A plan for the sustainable and holistic development of the 680 sq km, fragile Little Andaman Island in the Andaman and Nicobar group has raised the alarm among conservationists.
- The ‘Sustainable Development of Little Andaman Island – Vision Document’, is the NITI Aayog’s proposal to leverage the strategic location and natural features of the island.
- This will be done by building a new greenfield coastal city there, that will be developed as a free trade zone and will compete with Singapore and Hong Kong.
- The proposal is pivoted along three development anchors and zones.
- Zone 1 — spread over 102 sq km along the east coast of Little Andaman — will be the financial district and medi city and will include an aerocity, and a tourism and hospital district.
- Spread over 85 sq km of pristine forest, Zone 2, the leisure zone, will have a film city, a residential district and a tourism SEZ.
- Zone 3 — on 52 sq km of pristine forest — will be a nature zone, further categorised into three districts: an exclusive forest resort, a nature healing district and a nature retreat, all on the western coast.
- There will be ‘underwater’ resorts, casinos, golf courses, convention centres, plug-and-play office complexes, a drone port with fully automated drone delivery system, nature cure institutes and more.
- An international airport capable of handling all types of aircraft will be central to this development vision .
- The only jetty on the island will be expanded and a marina will be developed next to the tourist entertainment district.
- A 100 km greenfield ring road will be constructed parallel to the coastline from east to west and will be supplemented with a mass rapid transit network with stations at regular intervals.
- The comparison with Singapore, for instance, is one key. It has a map of Little Andaman overlaid on Singapore’s, along with the following statistics: “The population density of the Andaman and Nicobar is 47 people per sq km while it’s (sic) 7,615 persons per sq km in Singapore. Its per capita income is $1,789 compared to Singapore’s $55,182.”
‘BLOCKS’ TO DEVELOPMENT
- Lack of good connectivity with Indian mainland and global cities, a fragile biodiversity and natural ecosystems and certain Supreme Court notifications that pose an impediment to development.
- Another key factor is the “presence of indigenous tribes and concerns for their welfare”.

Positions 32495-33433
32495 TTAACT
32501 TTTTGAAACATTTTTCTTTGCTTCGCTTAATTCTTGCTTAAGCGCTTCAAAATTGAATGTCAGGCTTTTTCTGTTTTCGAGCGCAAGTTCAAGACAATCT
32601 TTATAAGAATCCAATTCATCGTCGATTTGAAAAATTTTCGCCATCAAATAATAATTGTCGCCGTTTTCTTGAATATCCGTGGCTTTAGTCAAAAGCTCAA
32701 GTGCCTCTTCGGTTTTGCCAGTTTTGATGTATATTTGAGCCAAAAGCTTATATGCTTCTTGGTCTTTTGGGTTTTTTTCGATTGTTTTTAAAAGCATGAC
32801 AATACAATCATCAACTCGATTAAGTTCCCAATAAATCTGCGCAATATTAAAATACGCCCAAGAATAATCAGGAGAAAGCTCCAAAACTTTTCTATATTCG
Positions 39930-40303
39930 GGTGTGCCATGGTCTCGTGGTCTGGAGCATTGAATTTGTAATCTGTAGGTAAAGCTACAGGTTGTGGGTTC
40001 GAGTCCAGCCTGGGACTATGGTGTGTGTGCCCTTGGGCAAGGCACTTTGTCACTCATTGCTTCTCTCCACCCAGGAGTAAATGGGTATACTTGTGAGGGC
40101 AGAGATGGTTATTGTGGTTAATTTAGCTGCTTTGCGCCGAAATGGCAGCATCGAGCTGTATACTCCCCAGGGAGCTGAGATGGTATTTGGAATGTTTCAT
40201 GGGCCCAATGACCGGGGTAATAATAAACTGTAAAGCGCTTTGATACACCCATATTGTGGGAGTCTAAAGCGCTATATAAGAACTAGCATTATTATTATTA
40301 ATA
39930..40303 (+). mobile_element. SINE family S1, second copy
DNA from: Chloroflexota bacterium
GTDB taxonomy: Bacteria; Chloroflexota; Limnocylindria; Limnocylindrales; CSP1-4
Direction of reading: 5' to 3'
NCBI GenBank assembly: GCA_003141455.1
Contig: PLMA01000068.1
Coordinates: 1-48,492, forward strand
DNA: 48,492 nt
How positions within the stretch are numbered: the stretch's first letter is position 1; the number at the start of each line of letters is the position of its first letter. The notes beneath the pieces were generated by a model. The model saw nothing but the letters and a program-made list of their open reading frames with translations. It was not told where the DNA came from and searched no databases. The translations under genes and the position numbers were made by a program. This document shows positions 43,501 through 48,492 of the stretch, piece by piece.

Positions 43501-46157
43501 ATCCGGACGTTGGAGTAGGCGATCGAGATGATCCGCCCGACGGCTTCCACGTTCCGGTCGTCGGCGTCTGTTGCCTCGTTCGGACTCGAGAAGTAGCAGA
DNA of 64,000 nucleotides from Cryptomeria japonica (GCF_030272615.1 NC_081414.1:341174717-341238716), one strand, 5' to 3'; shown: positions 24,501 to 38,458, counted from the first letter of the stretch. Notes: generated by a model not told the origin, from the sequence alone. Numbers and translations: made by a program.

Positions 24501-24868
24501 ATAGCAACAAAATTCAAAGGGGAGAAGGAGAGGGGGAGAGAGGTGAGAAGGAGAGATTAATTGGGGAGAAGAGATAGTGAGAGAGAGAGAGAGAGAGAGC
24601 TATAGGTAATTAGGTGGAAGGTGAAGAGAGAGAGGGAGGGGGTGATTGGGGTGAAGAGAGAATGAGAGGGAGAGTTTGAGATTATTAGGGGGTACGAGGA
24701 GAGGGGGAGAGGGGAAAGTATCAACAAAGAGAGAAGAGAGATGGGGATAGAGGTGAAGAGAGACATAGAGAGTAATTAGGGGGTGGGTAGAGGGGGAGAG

- 95% of Little Andaman is covered in forest, a large part of it the pristine evergreen type.
- Some 640 sq km of the island is Reserve Forest under the Indian Forest Act, and nearly 450 sq km is protected as the Onge Tribal Reserve, creating a unique and rare socio-ecological-historical complex of high importance.
- The vision needs 240 sq km (35%) of this land and the solutions suggested are— de-reserve 32% of the reserved forest and de-notify 138 sq km or 31% of the tribal reserve. And if the tribals become an impediment, they “can be relocated to other parts of the island”.
Loopholes in vision document:
- No legends or explanations and uses inappropriate photographs plagiarised from the Internet.
- It talks of conservation of national park/wildlife sanctuary on Little Andaman when none exist here and it has no mention of the geological vulnerability of the place, which was amongst the worst-affected in the earthquake-tsunami combination in 2004.
- The waves hit Little Andaman so hard that on December 26 the breakwater there was not just breached, it was physically displaced and it’s orientation changed. Ships could not berth for weeks thereafter.
- No financial details, no budgeting, or inventorisation of forests and ecological wealth and no details of any impact assessment.
- The nature resort complex proposed at West Bay on the western coast is to have theme resorts, floating/underwater resorts, beach hotels, and high-end residential villas.
- It is today a secluded and difficult to reach part, one of the most important nesting sites of the globally endangered Giant Leatherback sea turtle which is being studied by the Dakshin Foundation, the Andaman and Nicobar Environment Team and the island administration’s Forest Department.
Forest Dept.’s concerns
- Large diversion of forest land would cause obvious environmental loss leading to irreversible damage (more than 2 million trees stand in the forest land sought for these projects), that habitats of various wild animals including endangered sea turtles would be affected, and that the impact could not even be assessed because there was no environment impact assessment report and neither were there any detailed site layout plans for the proposed diversion.